Great ResignationDiversity and InclusionCompensationCEO DailyCFO DailyModern Board

Startups Are The Way To Diversity In Tech

May 3, 2019, 5:30 PM UTC

Here’s your week in review, in haiku.




is it good for? Absolutely

Mueller. Good Gawd, y’all



This is just to say

I have read your snitty note

‘twas in my inbox



A former slave first

ran for the roses. He won!

Now lies forgotten.



Sending aroha

to the prime minister; sweet

lifetime of hongi



The walking carpet

and gentlest of giants:

Punching it on home


Have a peacefully stellar weekend.

On Point

How start-ups will create diversity in techThis must-read piece from USA Today’s Jessica Guynn makes the case that if true diversity in Silicon Valley is ever to become a reality, we'll need to give up on the idea that large caps and unicorns will ever get us there. She cites Project Include founder Ellen Pao, who says that big companies are stuck because they’ve “embedded all of these biases into all of their operations.” Project Include has been working with startups instead, having difficult conversations with CEOs about race and culture and helping them set clear staffing targets: 10% black, African American and African employees, 10% Hispanic or Latinx employees, and 5% non-binary, and split between men and women. It’s working. “We saw that the top startups in our program could get to very high numbers of underrepresented groups in their workforces, so it gives me hope that people can do that across all types of startups and eventually across all of tech,” says Pao. Check out the depressing benchmarks in the Equal Employment Opportunity Commission's Diversity in High Tech Report.USA Today

Puerto Rican debt relief? Elizabeth Warren has a plan for that
Democratic presidential candidate Elizabeth Warren has published a thorough plan to offer debt relief to Puerto Rico. She begins by bashing the PROMESA bill, the 2016 legislation designed to help the island restructure its $72 billion debt...then reminding people she voted against it. “For over a decade, Puerto Rico has been a clear example of how well the federal government works for Wall Street and how poorly it works for everyone else,” she says. Warren is re-introducing the U.S Territorial Relief Act which includes a provision to let the island cancel its public debt under certain conditions. Warren hopes to “give Puerto Rico a shot at getting out from under its crushing debt load and building a future for itself.” The plan was published in English and Spanish.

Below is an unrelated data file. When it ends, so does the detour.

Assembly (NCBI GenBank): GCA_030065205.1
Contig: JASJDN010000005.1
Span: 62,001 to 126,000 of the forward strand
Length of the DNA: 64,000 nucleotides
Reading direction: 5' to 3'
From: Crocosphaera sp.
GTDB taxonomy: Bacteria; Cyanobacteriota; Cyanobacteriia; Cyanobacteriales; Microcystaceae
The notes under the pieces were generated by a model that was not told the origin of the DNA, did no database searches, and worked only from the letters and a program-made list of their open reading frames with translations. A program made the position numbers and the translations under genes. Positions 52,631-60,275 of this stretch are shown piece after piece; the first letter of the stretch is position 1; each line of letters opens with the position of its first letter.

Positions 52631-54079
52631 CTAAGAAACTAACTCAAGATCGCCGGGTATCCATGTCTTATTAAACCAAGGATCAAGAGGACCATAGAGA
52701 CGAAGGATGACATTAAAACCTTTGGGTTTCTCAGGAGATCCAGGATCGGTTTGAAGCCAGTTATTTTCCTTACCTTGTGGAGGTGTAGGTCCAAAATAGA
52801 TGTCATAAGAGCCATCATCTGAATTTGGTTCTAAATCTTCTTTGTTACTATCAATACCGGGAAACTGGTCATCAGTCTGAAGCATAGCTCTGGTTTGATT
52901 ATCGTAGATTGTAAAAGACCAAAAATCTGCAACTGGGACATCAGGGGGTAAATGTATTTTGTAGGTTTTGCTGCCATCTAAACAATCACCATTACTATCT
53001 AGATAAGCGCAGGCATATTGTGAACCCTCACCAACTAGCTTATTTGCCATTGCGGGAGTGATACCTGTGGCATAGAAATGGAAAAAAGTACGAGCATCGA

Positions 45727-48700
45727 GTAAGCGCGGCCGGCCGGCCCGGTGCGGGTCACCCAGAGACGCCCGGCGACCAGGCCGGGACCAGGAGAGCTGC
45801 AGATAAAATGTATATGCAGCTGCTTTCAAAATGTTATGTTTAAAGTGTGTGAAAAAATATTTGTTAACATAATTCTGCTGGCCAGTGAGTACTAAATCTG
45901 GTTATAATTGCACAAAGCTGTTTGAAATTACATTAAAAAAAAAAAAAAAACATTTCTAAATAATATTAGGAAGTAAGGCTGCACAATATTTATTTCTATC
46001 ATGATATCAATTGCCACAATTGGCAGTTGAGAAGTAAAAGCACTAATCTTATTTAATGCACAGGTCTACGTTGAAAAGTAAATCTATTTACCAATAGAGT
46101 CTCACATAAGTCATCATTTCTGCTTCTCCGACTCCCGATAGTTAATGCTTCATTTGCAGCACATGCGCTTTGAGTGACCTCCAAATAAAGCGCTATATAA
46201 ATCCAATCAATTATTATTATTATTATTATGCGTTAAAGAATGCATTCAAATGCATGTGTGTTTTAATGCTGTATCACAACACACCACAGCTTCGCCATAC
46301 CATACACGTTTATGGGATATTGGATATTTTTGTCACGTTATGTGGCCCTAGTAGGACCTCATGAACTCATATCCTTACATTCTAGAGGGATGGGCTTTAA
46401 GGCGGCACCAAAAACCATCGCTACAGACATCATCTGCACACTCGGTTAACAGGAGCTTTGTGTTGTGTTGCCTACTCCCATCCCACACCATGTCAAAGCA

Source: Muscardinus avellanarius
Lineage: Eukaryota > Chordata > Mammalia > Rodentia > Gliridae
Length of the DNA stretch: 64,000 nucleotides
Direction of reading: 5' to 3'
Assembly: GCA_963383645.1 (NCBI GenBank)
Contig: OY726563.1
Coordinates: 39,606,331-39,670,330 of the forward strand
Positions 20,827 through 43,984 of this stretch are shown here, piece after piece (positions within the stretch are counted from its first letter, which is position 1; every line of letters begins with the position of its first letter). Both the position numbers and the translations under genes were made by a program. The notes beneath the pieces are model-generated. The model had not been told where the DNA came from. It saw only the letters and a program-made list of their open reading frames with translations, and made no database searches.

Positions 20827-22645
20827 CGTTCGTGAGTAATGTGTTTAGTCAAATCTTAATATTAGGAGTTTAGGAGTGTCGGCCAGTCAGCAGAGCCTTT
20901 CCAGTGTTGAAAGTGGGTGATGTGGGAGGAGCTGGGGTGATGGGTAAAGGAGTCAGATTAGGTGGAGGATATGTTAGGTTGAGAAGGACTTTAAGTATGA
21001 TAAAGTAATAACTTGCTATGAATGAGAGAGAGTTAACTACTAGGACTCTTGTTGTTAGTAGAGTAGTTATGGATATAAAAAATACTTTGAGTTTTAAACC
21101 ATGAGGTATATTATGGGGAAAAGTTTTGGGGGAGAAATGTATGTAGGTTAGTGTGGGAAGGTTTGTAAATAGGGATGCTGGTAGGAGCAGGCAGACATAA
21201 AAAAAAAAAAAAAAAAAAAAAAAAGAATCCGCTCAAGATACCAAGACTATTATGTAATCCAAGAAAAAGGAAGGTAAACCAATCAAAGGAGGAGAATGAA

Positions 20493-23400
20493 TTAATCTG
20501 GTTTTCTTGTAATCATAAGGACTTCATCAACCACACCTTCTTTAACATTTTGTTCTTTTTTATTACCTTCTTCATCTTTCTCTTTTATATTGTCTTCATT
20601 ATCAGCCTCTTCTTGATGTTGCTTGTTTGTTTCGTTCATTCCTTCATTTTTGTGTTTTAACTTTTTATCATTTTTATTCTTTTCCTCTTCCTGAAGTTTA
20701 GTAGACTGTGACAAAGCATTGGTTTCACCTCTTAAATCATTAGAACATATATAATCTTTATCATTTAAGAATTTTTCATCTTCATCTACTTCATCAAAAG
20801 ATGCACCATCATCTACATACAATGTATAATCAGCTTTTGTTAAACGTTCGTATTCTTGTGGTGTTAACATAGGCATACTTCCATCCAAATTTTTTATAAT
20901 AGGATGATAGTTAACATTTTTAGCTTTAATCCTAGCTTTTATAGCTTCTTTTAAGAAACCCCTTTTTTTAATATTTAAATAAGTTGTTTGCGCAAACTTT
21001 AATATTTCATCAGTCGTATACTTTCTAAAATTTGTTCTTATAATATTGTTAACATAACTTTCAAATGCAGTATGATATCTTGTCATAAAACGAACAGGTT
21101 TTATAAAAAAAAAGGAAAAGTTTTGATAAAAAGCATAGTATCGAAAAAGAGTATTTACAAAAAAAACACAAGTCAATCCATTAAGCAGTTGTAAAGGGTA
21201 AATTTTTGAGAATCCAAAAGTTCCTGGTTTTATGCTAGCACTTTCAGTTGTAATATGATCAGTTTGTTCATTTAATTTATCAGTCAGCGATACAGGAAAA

Latino Rebels

Facebook bans far-right and anti-Semitic leaders
Facebook has permanently banned several far-right and anti-Semitic leaders and groups including Nation of Islam leader Louis Farrakhan and Infowars host Alex Jones for being “dangerous.” Also gone are accounts, fan pages, and groups associated with the banned content creators on Facebook and Instagram. The company has been under fire for failing to adequately enforce its policies on hate speech, so the move is likely to be supported by civil rights groups. “We’ve always banned individuals or organization that promote or engage in violence and hate regardless of ideology. The process for evaluating potential violators is extensive and it is what led us to our decision,” Facebook said in a statement.
Washington Post

Regina King signs deal with Netflix
Oscar and Emmy winner Regina King has just signed a multiyear year deal with Netflix through her production company, Royal Ties. She will be developing both films and SCRIPTED? series from the streaming service. “I am beyond thrilled to join the Netflix family. They are at the top of the game as an artist I am so excited to come play in this wonderful sandbox they have created for storytellers,” she says. It’s a big tent: King is joining fellow creators Shonda Rhimes, Ryan Murphy, and Barack and Michelle Obama who also develop content for the streaming service.